360 video is ushering in an emerging era of VR storytelling – situating the viewer inside of a virtual environment and at the center of a story that unfolds within it. Presence, Authenticity and Dimension are three pillars for VR storytelling with 360 video.
The essence of VR is the feeling of being present in a virtual world. VR storytelling should facilitate the viewer’s experience of presence in the story space, and integrate this dimension of the viewer’s engagement into narrative structure and the mechanisms by which the story unfolds. Adding presence into the mix transforms fundamentals of storytelling. For example:
Time: presence-based storytelling requires new temporal structures and editing rhythms distinct from film that give the viewer sufficient time to engage holistically with place and context as well as with story.
Space: Narrative can advance through shifts in environment and story space as well as through plot and character. Ideally, it advances through an artful synthesis of the three.
Character: The viewer occupies the position of a character or “character ghost” in a presence-based story, as 360 VR storytelling embeds the viewer within the story space – a position previously reserved for the cast only.
Because VR enables an unprecedented level of intimacy between viewer and story, authenticity is a critical factor in harnessing the full power of the medium. Whether “real” or “hyper-real,” an authentic connection to narrative, character, and key story elements is essential. Just as a film camera situated on a theatrical stage would likely result in a narrative that appears inauthentic on the screen, staging narrative scenarios with standard film/TV techniques often reads inauthentic in VR. First person gaming and reality television are arguably more viable predecessors for VR storytelling. Techniques that capture and convey an authentic slice of virtual life from the vantage point of a viewer embedded within the story space will undoubtedly establish new standards for 360 video and VR storytelling.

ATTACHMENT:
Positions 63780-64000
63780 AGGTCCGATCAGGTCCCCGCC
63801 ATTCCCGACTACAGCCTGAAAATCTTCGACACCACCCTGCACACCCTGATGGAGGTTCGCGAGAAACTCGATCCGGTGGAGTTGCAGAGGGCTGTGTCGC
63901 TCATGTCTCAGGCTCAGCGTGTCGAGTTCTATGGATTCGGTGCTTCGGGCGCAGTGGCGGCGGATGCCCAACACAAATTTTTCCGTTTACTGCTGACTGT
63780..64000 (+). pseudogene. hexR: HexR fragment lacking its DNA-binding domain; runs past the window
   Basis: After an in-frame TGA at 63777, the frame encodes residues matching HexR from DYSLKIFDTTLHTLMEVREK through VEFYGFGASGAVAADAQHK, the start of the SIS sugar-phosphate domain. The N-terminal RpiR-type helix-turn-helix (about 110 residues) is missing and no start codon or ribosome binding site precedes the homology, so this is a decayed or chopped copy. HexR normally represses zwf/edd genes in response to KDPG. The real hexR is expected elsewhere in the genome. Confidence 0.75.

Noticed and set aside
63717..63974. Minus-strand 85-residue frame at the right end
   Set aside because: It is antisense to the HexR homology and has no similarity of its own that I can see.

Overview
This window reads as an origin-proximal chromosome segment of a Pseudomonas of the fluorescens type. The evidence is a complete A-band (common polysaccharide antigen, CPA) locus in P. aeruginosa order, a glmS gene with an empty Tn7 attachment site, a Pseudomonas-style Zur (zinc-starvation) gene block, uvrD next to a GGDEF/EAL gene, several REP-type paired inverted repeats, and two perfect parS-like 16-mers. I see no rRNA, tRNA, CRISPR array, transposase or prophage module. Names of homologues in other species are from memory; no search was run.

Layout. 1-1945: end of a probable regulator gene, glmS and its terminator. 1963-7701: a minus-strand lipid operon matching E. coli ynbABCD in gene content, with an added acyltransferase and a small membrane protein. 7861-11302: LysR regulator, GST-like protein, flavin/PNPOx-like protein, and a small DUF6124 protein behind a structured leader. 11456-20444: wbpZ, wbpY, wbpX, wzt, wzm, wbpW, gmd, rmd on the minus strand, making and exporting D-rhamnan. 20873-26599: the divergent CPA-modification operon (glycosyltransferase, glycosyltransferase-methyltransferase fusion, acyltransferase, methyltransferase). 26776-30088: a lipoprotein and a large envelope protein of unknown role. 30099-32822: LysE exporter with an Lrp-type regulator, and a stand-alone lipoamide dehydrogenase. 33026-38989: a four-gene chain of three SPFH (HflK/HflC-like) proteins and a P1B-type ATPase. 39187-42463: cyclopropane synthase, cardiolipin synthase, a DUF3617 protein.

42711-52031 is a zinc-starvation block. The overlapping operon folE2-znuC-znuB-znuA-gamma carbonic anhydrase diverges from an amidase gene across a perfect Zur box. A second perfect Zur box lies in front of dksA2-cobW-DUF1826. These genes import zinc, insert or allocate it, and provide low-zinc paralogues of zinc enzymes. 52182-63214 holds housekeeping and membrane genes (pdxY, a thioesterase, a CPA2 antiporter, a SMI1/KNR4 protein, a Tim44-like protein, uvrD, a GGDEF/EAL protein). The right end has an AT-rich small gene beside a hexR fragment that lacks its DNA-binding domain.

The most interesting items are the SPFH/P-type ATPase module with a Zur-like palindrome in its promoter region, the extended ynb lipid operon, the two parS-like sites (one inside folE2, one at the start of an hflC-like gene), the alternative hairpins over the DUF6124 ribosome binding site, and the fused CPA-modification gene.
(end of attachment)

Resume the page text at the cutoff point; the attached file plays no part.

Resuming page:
Because VR is novel and engaging in its 3D nature, conveying an ongoing sense of immersive depth and dimension is key. This is a particularly important challenge in working with 360 video, which lacks the intricate, navigable dimensionality of a CG environment. Even so, there are approaches creators can use – short of stereoscopic cinematography or photogrammetry – that help amplify dimension in a 360 video. First and foremost is to think of the story experience 3-dimensionally, edit in VR, and avoid “flattening” it into a traditional 2D media format. As opposed to “telling a story,” 360 video creates immersive narrative moments that the viewer is invited to enter, witness, and even participate in. The story space is 360, and this sphere presents a unique immersive composition framework akin to a cinematic frame or a theatrical proscenium. And beyond the visual, spatialized sound design can further amplify perceived depth and dimension in 360 VR story space.